The average web page on HostSearch, for example, uses about 50 kilobytes of space, some less, some a little more, and this includes a fair number of graphic images, which we are sure to make as small as possible. This means that we could fit about 20 HostSearch pages into a single megabyte of space. If you were to purchase 100 megabytes of space from a web host, then you could fit the equivalent of 2,000 HostSearch pages into your web site!

Many sites are small and modest - you are not Microsoft after all! - and do not need more than 10 or 20 megabytes of space max. Still, some websites may require more, for the following reasons: graphics and dynamic content, such as multimedia files. Always ask yourself, "Do I need all these graphics or multimedia files?" "How can I make my pages smaller?" "Do I need all these tables?" "Should I split this page into a number of smaller pages?"

The average graphic uses between 5 Kb and 50 Kb of space alone. Always check your graphic sizes and use a good graphics program to make them as small as possible - "Save for Web" is a great new feature of many graphics programs. If a web site has many different graphics, then it will certainly need more space.

Also, some web sites have message forums. These forums can generate web pages very quickly and obviously require more space. Another reason you may need more web space is if you are offering software or other products or files for your visitors to download. You would then need to store these products within your allotted web space and again, all these items will take more space.

So, figure out how much space you are currently using and then approximate how much you think your site may grow from here. If you do not yet have your web site finished, or are not experienced in this area, or hate anything to do with numbers, it may be somewhat more difficult to decide how much space you will need.

In this case, HostSearch recommends that you start with around 20 megabytes of web space. This should give you more then enough room to move, and you will not have to pay too much for this amount of space.

If your site is obviously very small, mostly text, and free of graphics, you can probably host your site on 2 MB of space, which is about 200 pages of text. For most average sites, 50 to 100 MB is an awful lot of space. Cyber-malls and big Net Communities may require approximately 200 to 400 MBs of space, but do you? In general, 1 MB equals about 100 pages of text.

If your web site does eventually use up the space you bought, fear not: you should easily be able to purchase more space from your current host. Thus, it is important when searching for a web host to make sure you find one that makes it easy to upgrade and does not charge extra fees for doing so, outside of the cost of the upgraded package of course.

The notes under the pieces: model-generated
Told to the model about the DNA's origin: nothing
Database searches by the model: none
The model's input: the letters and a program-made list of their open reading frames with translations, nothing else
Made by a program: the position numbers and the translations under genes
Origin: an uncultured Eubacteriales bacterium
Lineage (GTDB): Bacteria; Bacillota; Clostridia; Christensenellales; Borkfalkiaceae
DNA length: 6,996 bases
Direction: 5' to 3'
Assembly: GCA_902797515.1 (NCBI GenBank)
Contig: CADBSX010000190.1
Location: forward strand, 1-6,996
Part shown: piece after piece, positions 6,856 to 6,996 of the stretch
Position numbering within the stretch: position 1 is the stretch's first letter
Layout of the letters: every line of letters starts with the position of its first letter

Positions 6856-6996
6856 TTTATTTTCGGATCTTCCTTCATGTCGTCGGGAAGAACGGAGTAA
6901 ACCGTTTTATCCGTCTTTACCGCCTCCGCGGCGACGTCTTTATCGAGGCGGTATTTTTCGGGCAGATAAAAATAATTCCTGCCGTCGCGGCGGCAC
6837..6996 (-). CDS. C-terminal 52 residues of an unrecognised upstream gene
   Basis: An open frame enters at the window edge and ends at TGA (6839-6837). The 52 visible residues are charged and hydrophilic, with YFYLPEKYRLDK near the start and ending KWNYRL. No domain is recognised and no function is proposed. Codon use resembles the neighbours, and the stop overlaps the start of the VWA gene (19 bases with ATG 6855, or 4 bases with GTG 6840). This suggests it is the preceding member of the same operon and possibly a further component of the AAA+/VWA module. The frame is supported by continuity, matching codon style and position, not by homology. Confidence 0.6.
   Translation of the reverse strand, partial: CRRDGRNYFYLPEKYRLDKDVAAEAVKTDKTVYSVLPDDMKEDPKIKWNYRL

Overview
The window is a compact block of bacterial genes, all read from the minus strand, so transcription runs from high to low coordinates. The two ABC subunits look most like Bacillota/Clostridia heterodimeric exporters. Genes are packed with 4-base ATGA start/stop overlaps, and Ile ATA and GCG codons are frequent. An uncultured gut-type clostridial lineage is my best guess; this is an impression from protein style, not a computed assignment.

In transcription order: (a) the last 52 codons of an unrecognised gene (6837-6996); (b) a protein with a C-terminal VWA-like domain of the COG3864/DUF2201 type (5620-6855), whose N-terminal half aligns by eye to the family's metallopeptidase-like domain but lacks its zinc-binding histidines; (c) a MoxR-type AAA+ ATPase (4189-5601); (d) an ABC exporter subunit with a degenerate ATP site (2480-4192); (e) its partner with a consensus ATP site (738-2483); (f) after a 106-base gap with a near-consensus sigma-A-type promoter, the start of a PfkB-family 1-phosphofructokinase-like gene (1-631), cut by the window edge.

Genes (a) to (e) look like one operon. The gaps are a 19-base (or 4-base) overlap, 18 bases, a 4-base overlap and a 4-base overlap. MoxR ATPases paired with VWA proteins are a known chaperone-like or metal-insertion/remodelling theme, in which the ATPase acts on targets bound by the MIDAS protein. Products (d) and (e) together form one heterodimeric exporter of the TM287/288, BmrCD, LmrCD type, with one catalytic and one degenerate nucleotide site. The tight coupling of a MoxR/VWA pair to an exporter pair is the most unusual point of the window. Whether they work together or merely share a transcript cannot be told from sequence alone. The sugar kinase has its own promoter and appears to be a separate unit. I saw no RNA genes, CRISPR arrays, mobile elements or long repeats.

What about Bandwidth and Data Transfer?
The other big buzzword for web hosting these days is "bandwidth," not to be confused with "data transfer." All kinds of numbers and loose interpretations are bandied about. So what is it, anyway, and how much of this do I need?

If you have a heavily trafficked site, you will certainly require a large amount of bandwidth and data transfer each month. You should also be aware of the differences between bandwidth and data transfer, as some hosts will blur these into one feature for the unknowing.

Bandwidth and data transfer are in fact different! Look at it this way. Imagine bandwidth as a water pipe. The bigger the pipe, the more water you can potentially get through it. Whether you`re gonna need or use all that water is another issue!

Data transfer is the amount of water that passes through your pipe.

For example, this is one example of bandwidth --> 1.5Mbps (T1);
This is an example data transfer limit --> 1GB per account.

I know that some web hosts used the word "bandwidth" to refer to data transfer. That confuses people (including me before!).

To spell it out a little more clearly, data transfer is the amount of data transmitted or received through a unit of time. In web hosting, data transfer is consumed when visitors make requests for files on your web site and download them to their personal computers. When you add up the total of all files downloaded from your site in a particular month, your total should be lower than the amount allotted within your hosting plan. If it is not, your file sizes may be too large or you may be generating a lot of hits - in which case you may need to upgrade to a larger hosting plan or to a dedicated hosting server. (Please see our article on Dedicated Servers.)

When you load a HostSearch web page, for example (recalling the average HostSearch page is 50 Kb), you are downloading 50 Kb of data. How this adds up is the same as we noted above when discussing web space. A 50 Kb web page can be loaded 20 times before using a single megabyte.